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Math Help - trig help needed

  1. #1
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    trig help needed

    Hi
    I have a few questions in can't get the right answers:

    1)Simply the expression sin^4x-cos^4x

    2)Simply the expression tan^3x+tanx
    This is what i have done:
    = \frac{sinx^3}{cosx^3}+\frac{sinx}{cosx}

    = \frac{sinx^3}{cos^3}+\frac{sinxcosx^2}{cosx^3}

    what should i do next?
    3)if tanx=-4,x [ \frac{-\pi}{2},0] find: sec(x)

    P.S
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  2. #2
    No one in Particular VonNemo19's Avatar
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    Quote Originally Posted by Paymemoney View Post
    Hi
    I have a few questions in can't get the right answers:

    1)Simply the expression sin^4x-cos^4x Note that this is the difference of squares.

    2)Simply the expression tan^3x+tanx Factor out a tanx, then note that (tan^2x+1)=sec^2x. What you have done is unneccesary.
    This is what i have done:
    = \frac{sinx^3}{cosx^3}+\frac{sinx}{cosx}

    = \frac{sinx^3}{cos^3}+\frac{sinxcosx^2}{cosx^3}

    what should i do next?
    3)if tanx=-4,x [ \frac{-\pi}{2},0] find: sec(x)

    P.S
    .
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  3. #3
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    Quote Originally Posted by Paymemoney View Post
    Hi
    I have a few questions in can't get the right answers:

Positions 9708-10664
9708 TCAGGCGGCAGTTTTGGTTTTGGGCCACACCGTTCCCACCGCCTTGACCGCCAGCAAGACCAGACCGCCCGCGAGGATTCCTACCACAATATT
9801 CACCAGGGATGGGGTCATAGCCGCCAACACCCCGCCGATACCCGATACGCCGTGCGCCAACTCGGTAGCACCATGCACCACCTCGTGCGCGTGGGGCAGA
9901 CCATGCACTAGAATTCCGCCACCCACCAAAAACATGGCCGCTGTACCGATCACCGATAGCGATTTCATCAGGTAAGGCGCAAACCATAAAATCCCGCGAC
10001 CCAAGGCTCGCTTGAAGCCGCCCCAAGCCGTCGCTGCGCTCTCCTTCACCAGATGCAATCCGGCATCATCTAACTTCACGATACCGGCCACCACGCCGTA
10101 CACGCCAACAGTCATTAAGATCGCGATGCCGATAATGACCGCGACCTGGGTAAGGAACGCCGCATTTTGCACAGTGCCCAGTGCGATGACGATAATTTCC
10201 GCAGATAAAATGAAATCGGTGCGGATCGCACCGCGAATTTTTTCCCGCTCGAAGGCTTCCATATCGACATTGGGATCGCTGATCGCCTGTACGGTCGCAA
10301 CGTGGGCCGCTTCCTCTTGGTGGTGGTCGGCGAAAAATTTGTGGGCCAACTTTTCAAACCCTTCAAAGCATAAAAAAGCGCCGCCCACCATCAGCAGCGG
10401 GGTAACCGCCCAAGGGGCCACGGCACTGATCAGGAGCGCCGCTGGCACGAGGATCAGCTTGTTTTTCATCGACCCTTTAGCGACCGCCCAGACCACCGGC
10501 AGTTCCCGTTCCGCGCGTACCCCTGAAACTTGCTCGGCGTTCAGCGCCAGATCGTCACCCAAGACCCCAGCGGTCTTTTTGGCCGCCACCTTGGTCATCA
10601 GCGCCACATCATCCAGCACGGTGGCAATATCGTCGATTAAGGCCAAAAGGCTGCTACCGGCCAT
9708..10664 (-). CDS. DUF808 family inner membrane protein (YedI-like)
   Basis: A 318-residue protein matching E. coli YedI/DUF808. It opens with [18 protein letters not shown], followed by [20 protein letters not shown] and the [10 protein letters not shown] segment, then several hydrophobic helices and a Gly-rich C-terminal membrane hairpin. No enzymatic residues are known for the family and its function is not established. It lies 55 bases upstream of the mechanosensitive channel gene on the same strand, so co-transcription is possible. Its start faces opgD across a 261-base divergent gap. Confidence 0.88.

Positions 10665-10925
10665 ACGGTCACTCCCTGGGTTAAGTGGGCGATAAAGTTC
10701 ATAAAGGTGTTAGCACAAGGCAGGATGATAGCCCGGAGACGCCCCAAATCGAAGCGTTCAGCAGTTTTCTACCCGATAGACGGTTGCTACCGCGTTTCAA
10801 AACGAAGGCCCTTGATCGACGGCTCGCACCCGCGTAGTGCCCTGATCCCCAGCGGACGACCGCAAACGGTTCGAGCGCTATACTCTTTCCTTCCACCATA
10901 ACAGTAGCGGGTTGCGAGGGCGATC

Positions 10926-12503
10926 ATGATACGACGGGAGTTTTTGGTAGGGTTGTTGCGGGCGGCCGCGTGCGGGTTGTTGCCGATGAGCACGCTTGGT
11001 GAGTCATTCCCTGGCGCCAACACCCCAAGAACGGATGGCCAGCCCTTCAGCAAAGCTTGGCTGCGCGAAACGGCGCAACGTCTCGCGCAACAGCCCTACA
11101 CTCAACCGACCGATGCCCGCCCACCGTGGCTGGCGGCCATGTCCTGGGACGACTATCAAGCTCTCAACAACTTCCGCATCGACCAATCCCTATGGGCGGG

1)Simply the expression sin^4x-cos^4x
    You can begin by saying \sin^4x-\cos^4x = \sin^2x\times \sin^2x - \cos^2x \times \cos^2x

    Now you can apply some identities for sin and cos all squared.
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  4. #4
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    Quote Originally Posted by VonNemo19 View Post
    1)Simply the expression Note that this is the difference of squares.
    How so?
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  5. #5
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    Quote Originally Posted by Paymemoney View Post
    Hi
    I have a few questions in can't get the right answers:

    1)Simply the expression sin^4x-cos^4x

    2)Simply the expression tan^3x+tanx
    This is what i have done:
    = \frac{sinx^3}{cosx^3}+\frac{sinx}{cosx}

    = \frac{sinx^3}{cos^3}+\frac{sinxcosx^2}{cosx^3}

    what should i do next?
    3)if tanx=-4,x [ \frac{-\pi}{2},0] find: sec(x)

    P.S
    1) \sin^4{x} - \cos^4{x} = (\sin^2{x} + \cos^2{x})(\sin^2{x} - \cos^2{x})

     = 1(\sin^2{x} - \cos^2{x})

     = \sin^2{x} - \cos^2{x}

     = \cos{2x}.


    2) \tan^3{x} + \tan{x} = \tan{x}(\tan^2{x} + 1)

     = \tan{x}\sec^2{x}


    3) \tan{x} = -4

    \tan^2{x} = 16

    \tan^2{x} + 1 = 17

    \sec^2{x} = 17

    \sec{x} = \pm \sqrt{17}.


    Since x is in the fourth quadrant, \cos{x} > 0 and so \sec{x} > 0.


    Therefore \sec{x} = \sqrt{17}.
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  6. #6
    Super Member bigwave's Avatar
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    Quote Originally Posted by Paymemoney View Post
    Hi
    I have a few questions in can't get the right answers:

    1)Simply the expression sin^4x-cos^4x